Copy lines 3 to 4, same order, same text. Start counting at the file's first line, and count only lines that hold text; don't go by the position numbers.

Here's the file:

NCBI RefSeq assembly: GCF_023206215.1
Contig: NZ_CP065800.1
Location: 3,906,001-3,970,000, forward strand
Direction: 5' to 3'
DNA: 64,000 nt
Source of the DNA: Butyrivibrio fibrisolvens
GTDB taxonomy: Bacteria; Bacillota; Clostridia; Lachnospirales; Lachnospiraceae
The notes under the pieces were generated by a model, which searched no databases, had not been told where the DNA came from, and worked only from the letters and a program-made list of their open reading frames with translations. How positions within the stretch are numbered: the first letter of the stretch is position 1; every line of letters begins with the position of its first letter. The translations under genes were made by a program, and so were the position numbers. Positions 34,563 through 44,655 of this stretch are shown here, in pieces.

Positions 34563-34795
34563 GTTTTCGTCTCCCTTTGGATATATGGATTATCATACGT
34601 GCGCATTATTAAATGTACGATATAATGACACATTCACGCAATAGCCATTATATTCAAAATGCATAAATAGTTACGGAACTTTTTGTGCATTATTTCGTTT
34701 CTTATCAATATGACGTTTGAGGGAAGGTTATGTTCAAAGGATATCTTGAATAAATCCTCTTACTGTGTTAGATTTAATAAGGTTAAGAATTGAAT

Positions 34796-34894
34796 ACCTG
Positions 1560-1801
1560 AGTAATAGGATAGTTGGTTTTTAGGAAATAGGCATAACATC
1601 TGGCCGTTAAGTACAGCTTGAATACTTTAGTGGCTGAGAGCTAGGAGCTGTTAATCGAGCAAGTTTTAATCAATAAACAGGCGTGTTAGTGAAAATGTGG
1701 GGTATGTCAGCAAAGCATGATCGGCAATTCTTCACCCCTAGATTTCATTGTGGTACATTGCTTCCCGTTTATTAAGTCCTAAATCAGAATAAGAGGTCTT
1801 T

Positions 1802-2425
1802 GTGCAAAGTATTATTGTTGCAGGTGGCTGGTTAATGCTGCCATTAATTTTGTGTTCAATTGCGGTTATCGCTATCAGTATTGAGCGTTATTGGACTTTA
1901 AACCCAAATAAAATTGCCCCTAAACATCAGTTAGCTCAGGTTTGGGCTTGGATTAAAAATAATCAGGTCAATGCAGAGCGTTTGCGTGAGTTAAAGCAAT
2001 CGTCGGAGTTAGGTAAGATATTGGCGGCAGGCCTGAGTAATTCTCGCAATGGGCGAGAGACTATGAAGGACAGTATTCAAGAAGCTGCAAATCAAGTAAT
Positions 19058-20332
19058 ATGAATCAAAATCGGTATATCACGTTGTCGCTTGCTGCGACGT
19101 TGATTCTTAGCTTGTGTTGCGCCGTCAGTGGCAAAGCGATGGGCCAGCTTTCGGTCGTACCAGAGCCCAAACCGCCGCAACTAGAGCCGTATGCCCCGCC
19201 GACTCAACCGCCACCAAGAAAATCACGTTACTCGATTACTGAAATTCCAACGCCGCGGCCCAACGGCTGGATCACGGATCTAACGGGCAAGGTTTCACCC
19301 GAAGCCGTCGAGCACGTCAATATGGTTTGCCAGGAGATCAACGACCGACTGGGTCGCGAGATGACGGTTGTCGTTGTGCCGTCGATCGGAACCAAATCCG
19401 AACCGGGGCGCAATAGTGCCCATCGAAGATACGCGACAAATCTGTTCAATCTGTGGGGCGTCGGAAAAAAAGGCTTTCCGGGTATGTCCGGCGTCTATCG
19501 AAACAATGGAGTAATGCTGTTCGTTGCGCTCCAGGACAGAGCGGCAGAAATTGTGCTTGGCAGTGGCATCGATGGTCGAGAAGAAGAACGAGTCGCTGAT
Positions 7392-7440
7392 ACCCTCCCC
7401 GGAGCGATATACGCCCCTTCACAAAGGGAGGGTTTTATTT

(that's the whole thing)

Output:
Location: 3,906,001-3,970,000, forward strand
Direction: 5' to 3'